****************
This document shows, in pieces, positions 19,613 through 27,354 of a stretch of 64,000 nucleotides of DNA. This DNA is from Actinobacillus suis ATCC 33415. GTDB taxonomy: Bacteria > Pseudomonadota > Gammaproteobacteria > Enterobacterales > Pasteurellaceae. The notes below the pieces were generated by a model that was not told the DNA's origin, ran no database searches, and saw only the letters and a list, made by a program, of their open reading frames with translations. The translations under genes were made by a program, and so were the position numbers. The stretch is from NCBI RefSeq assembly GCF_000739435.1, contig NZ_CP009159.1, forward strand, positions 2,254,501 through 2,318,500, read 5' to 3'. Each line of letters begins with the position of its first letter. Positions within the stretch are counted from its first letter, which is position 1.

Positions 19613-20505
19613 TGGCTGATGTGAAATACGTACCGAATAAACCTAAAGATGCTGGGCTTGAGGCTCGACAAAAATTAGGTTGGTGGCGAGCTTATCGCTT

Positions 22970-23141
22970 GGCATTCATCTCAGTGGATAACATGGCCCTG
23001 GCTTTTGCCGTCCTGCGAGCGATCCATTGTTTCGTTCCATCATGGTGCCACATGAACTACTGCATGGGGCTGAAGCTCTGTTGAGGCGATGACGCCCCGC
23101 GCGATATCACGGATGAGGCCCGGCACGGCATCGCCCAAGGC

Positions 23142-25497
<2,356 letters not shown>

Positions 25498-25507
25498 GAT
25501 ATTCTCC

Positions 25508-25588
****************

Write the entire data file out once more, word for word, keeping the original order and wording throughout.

This document shows, in pieces, positions 19,613 through 27,354 of a stretch of 64,000 nucleotides of DNA. This DNA is from Actinobacillus suis ATCC 33415. GTDB taxonomy: Bacteria > Pseudomonadota > Gammaproteobacteria > Enterobacterales > Pasteurellaceae. The notes below the pieces were generated by a model that was not told the DNA's origin, ran no database searches, and saw only the letters and a list, made by a program, of their open reading frames with translations. The translations under genes were made by a program, and so were the position numbers. The stretch is from NCBI RefSeq assembly GCF_000739435.1, contig NZ_CP009159.1, forward strand, positions 2,254,501 through 2,318,500, read 5' to 3'. Each line of letters begins with the position of its first letter. Positions within the stretch are counted from its first letter, which is position 1.

Positions 19613-20505
19613 TGGCTGATGTGAAATACGTACCGAATAAACCTAAAGATGCTGGGCTTGAGGCTCGACAAAAATTAGGTTGGTGGCGAGCTTATCGCTT

Positions 22970-23141
22970 GGCATTCATCTCAGTGGATAACATGGCCCTG
23001 GCTTTTGCCGTCCTGCGAGCGATCCATTGTTTCGTTCCATCATGGTGCCACATGAACTACTGCATGGGGCTGAAGCTCTGTTGAGGCGATGACGCCCCGC
23101 GCGATATCACGGATGAGGCCCGGCACGGCATCGCCCAAGGC

Positions 23142-25497
<2,356 letters not shown>

Positions 25498-25507
25498 GAT
25501 ATTCTCC

Positions 25508-25588